The Application Package file is the result of compiling your cloud project. It contains the code that Windows Azure will deploy to every node. The Configuration Settings file equates to what I called a model earlier in this chapter. The simplest form of a model is shown in Listing 2-1.

Excerpt--WindowsAzureSbSChapter 2_img_2

This basic service model contains the configuration for a service, called DevLeapCloudService, that will be deployed to one node of the cloud (one of the virtual servers) as specified by the Instances element value.

As you can see, there is little in this configuration except for names and an instance count: you do not have to configure the IP address, create a virtual directory, copy the application files to the relative path on some remote disk, configure read access to that directory, and so on. You just create a service using the portal, and upload the binaries and the configuration file. You see how to do that in the next procedure.

Service Creation

To create a service that hosts some code, you have to create a new hosted service. You create that service from the main page of the portal (after logging in with a valid Windows Live ID).

Excerpt--WindowsAzureSbSChapter 2_img_3

1. Open the browser of your choice and go to

From this page, you can access useful information about the platform as well as the major links to the SDKs, as shown in the following figure.

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2. You need to buy a subscription before you can work with Windows Azure. Click the Sign Up Now link or the Try link and choose the plan that best suits your needs.

If you just want to test the product, the portal provides some discounted offers at the time of this writing. These subscriptions might be a perfect opportunity to test your solutions in the cloud. Note that most MSDN subscriptions can also include Windows Azure platform subscriptions. I suggest reviewing all the offers available.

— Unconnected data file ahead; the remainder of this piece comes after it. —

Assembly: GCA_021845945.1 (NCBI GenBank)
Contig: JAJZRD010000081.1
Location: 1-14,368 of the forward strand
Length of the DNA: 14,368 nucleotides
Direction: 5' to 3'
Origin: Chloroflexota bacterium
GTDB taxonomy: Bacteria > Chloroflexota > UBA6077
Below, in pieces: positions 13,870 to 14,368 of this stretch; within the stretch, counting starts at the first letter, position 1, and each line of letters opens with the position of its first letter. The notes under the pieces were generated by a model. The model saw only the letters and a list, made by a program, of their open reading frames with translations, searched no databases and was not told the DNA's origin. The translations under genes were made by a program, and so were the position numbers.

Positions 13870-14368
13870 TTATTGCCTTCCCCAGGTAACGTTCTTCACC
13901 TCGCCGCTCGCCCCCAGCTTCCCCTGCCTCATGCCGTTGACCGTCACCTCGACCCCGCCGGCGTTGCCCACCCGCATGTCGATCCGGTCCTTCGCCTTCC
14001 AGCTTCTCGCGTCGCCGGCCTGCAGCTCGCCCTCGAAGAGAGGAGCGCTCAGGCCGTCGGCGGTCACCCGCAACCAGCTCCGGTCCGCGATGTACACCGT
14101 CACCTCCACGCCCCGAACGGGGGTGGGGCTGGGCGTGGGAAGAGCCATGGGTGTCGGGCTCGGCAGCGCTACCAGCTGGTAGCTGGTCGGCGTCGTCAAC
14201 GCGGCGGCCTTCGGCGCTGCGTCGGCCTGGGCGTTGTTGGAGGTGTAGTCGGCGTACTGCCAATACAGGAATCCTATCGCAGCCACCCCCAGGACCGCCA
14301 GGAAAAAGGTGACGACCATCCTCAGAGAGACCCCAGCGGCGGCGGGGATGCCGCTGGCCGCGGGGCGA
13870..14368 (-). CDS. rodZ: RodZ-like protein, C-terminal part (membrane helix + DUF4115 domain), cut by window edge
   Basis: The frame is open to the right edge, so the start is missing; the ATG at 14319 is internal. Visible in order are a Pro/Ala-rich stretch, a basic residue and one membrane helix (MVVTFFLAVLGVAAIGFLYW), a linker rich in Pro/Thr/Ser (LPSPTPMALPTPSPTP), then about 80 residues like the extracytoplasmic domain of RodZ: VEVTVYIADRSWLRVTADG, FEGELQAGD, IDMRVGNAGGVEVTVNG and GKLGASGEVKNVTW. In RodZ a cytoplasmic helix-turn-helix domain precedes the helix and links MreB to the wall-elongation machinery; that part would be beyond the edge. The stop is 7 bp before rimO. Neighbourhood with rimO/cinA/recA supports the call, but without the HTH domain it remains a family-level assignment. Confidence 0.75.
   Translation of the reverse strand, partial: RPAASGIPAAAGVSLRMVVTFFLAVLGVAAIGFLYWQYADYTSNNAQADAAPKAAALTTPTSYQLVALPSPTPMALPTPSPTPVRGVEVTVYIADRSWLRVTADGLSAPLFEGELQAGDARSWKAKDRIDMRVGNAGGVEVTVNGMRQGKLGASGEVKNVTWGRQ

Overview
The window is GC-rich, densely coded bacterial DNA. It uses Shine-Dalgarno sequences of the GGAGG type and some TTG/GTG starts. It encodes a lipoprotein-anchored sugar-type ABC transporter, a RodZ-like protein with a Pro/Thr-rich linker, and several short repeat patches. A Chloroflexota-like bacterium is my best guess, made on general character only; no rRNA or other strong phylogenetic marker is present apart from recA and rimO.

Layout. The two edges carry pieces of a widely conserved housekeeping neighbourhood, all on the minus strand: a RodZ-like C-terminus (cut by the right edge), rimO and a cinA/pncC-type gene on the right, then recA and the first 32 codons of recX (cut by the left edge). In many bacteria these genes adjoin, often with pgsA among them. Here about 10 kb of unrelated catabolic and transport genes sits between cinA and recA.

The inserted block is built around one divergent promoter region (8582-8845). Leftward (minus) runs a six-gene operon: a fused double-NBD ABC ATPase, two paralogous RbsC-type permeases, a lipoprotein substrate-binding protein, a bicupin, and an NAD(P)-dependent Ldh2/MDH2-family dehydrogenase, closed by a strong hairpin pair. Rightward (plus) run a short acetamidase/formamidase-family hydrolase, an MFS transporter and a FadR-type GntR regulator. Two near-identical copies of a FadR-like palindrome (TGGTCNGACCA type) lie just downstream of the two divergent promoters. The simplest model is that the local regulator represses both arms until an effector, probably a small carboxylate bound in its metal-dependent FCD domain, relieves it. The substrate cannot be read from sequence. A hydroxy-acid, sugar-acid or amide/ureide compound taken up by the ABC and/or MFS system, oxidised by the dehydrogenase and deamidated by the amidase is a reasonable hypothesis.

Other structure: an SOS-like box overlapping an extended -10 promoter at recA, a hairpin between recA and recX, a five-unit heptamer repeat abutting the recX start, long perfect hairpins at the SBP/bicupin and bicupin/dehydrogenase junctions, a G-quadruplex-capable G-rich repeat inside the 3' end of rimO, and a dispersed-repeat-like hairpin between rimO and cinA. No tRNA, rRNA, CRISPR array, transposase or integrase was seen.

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3. After you activate your subscription, return to the home page, shown in the following figure.

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Three links on the right side of the page take you to the various portals. The Windows Azure Developer Portal is the one you need to create your first Windows Azure Service. You learn more about the SQL Azure and AppFabric Portals and components later in this chapter.

4. Click on the Sign In To The Management Portal link to open the Management Portal. After logging on using your Windows Live credentials, you find the Getting Started page shown in the following figure.

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5. On the Getting Started page, click Hosted Services, Storage Accounts & CDN to manage your services. The home page for managing services is shown in the following figure.

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6. Click the New Hosted Service icon on the toolbar to create your new service. Assign the name Demo to the project and type a URL prefix for your service, as shown in the next figure. The URL prefix represents the Public Service Name for your service. The name you supply must be globally unique. The portal checks the availability of the name as you write.

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The service name is just a logical name and has no relevance during deployment. In practice, the label is useful for finding a service in the service list shown in the previous image and in the relative treeview menu.

7. Choose a region to host your service. You can select any region where Microsoft has a data center for Windows Azure. This option lets you host your code in a data center in your local region or in the region closest to your users.

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8. In the Deployment Options section, select the Do Not Deploy option and click the OK button. (Don’t worry about completing the other text boxes for now.) You now have a new hosted service. The next figure shows the user interface for managing a deployed service.

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Congratulations! You created a hosted service in which you can deploy your solution using the easy procedure described at the beginning of this chapter. You also uploaded the binaries and the configuration file—that is, the model that describes the application’s requirements. Chapter 3 is dedicated to explaining how to create the binaries and model using Visual Studio.

To review, to create a new solution, you have to:

  1. Create a hosted service providing the name of the Service, the public URL, and the region.
  2. Upload the cloud service package (the binaries) and the configuration file.

You learned that Windows Azure is an operating system and that it completely hides the physical details of the data center, servers, disks, and virtual directories. Because you don’t need to worry about any of those aspects, you can deploy a solution with just two clicks.

Figure 2-1 shows you my Windows Azure subscriptions and projects.